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Cabinet Trio Prepares for Swine Flu in Schools

The Obama administration is taking the possibility of a severe swine flu outbreak in schools seriously.

Even Janet Napolitano, shown here speaking at the National Governors Association meeting in July, is concerned about the spread of swine flu in schools.

The seriousness with which the Obama administration is taking the possibility of a severe swine flu outbreak in schools is evident in the number of Cabinet secretaries who publicly addressed the issue over the summer: 3.

In June, Secretary of Education Arne Duncan and Secretary of Health and Human Services Kathleen Sebelius issued a joint letter to schools and districts urging them to take action to prevent the spread of the virus, and in an address at the July meeting of the National Governors Association, Secretary of Homeland Security Janet Napolitano called on governors to work with state and local school officials on school closure prevention. “The ideal is to keep schools open and keep sick students home,” she said.

Duncan and Sebelius wrote that because a vaccine will not be available until well after the school year begins, “it will be critical for schools to begin planning non-pharmaceutical interventions to prevent disease transmission and protect students and staff, as well as local communities, from infection.”

The three cabinet secretaries appeared together at a summit held in July at the National Institutes of Health attended by health and school officials from across the country, at which President Obama himself spoke by telephone from Italy. Two weeks later they joined Homeland Security Advisor John Brennan and Anne Schuchat of the Centers for Disease Control and Prevention for a briefing before a bipartisan group of House and Senate members.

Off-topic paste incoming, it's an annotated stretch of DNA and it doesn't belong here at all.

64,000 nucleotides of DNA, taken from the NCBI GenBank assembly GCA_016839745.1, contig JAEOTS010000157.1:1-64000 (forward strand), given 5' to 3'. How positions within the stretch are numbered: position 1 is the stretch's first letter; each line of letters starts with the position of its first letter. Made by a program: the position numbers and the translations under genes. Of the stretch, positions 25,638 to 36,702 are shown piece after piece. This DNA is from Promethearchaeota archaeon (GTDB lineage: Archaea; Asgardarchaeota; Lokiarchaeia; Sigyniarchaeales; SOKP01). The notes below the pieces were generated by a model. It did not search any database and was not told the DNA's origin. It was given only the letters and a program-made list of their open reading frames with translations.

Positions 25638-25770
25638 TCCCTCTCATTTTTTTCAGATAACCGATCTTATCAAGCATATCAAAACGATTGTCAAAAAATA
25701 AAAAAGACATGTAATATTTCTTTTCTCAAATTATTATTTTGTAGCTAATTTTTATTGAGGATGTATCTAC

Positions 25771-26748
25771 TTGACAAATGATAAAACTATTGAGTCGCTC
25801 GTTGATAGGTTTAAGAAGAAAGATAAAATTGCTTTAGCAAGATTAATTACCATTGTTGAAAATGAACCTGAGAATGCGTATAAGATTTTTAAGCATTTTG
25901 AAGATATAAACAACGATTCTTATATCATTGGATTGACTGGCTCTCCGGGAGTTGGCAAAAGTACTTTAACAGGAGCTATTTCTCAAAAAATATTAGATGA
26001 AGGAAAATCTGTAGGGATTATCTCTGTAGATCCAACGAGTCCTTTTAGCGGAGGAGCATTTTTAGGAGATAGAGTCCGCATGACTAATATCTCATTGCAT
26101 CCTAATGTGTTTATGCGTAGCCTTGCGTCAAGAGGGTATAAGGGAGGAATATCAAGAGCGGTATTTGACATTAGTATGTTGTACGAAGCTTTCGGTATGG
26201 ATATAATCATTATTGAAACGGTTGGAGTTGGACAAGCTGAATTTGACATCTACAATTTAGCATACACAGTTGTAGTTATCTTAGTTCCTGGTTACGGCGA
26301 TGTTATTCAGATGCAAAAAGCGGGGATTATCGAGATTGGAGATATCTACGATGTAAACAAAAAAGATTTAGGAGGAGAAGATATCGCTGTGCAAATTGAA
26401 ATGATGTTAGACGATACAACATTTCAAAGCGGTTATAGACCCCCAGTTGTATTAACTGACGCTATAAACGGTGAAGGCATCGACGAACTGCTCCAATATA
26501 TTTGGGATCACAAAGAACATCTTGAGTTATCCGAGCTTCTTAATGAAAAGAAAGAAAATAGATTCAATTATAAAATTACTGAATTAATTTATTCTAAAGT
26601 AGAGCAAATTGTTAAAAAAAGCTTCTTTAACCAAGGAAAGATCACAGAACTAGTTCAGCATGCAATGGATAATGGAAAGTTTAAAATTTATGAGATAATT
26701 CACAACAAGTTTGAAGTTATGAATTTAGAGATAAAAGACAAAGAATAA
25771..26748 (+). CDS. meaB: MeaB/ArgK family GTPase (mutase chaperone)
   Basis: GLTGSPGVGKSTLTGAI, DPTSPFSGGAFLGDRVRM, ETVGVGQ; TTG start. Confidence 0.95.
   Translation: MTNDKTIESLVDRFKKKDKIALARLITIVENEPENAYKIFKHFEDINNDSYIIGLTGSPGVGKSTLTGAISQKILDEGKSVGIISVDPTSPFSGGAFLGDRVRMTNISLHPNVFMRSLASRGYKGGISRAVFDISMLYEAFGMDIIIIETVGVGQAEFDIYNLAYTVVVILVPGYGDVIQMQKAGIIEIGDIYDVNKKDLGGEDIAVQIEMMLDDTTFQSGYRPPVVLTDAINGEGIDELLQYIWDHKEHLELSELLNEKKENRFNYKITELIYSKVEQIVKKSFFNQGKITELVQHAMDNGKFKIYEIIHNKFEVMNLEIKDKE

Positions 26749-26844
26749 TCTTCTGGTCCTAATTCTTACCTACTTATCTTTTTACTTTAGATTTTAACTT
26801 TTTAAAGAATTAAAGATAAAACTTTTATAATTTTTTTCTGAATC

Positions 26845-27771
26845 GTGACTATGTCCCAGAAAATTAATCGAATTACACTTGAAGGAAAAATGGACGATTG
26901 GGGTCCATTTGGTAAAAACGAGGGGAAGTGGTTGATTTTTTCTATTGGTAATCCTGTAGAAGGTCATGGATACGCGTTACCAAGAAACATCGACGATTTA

They also appeared at a joint press conference in August, along with CDC Director Thomas Frieden, to announce updated guidelines for schools. One significant update is the length of time students or personnel with swine flu should stay out of school. Earlier guidelines recommended that they remain home for at least seven days and return only after being fever-free for 24 hours. The new guidelines scrap the seven-day recommendation.

Duncan also urged administrators to read the CDC’s Preparing for the Flu (Including 2009 H1N1 Flu): A Communication Toolkit for Schools (Grades K-12). This toolkit, which includes fact sheets, Q&A for health and school officials, and template letters for schools to send to parents, can be downloaded at

Although officials from many federal departments and agencies have been working throughout the summer to plan for a resurgence of the H1N1 virus, not even the highest officials can know what will happen when schools open in the fall to millions of children who have not yet been vaccinated. “Influenza may be the least predictable of all infectious diseases,” admitted Frieden.

“This is an evolving situation,” added Napolitano. “Our strength is flexibility.”